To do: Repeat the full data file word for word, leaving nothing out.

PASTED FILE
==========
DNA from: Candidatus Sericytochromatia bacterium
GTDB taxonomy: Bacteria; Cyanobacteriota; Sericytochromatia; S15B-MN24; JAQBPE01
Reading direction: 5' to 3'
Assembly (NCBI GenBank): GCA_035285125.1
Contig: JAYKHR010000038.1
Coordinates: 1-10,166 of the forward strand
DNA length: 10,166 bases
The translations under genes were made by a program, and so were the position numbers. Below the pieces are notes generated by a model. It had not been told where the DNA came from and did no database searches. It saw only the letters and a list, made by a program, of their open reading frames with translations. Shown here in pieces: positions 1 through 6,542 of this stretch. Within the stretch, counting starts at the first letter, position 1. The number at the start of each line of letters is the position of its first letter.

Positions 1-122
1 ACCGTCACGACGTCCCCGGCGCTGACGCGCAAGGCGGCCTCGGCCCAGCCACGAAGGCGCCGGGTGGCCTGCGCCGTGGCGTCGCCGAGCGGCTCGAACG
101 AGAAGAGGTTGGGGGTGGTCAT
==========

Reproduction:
DNA from: Candidatus Sericytochromatia bacterium
GTDB taxonomy: Bacteria; Cyanobacteriota; Sericytochromatia; S15B-MN24; JAQBPE01
Reading direction: 5' to 3'
Assembly (NCBI GenBank): GCA_035285125.1
Contig: JAYKHR010000038.1
Coordinates: 1-10,166 of the forward strand
DNA length: 10,166 bases
The translations under genes were made by a program, and so were the position numbers. Below the pieces are notes generated by a model. It had not been told where the DNA came from and did no database searches. It saw only the letters and a list, made by a program, of their open reading frames with translations. Shown here in pieces: positions 1 through 6,542 of this stretch. Within the stretch, counting starts at the first letter, position 1. The number at the start of each line of letters is the position of its first letter.

Positions 1-122
1 ACCGTCACGACGTCCCCGGCGCTGACGCGCAAGGCGGCCTCGGCCCAGCCACGAAGGCGCCGGGTGGCCTGCGCCGTGGCGTCGCCGAGCGGCTCGAACG
101 AGAAGAGGTTGGGGGTGGTCAT